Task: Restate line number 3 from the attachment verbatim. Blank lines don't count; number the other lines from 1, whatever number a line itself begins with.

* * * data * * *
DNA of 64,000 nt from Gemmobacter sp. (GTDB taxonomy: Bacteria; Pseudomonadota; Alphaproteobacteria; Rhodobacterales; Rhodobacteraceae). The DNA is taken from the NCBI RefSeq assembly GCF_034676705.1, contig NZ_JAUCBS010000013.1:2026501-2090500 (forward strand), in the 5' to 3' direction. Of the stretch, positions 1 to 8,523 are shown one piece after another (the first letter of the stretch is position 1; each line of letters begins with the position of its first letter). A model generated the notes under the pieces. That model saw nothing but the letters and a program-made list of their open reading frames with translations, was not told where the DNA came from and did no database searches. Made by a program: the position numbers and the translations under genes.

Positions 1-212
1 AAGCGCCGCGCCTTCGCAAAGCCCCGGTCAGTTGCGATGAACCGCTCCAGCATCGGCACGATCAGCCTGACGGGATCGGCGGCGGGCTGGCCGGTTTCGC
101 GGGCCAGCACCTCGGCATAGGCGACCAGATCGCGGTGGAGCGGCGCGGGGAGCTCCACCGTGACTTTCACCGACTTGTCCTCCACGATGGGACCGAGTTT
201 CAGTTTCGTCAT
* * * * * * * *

1 AAGCGCCGCGCCTTCGCAAAGCCCCGGTCAGTTGCGATGAACCGCTCCAGCATCGGCACGATCAGCCTGACGGGATCGGCGGCGGGCTGGCCGGTTTCGC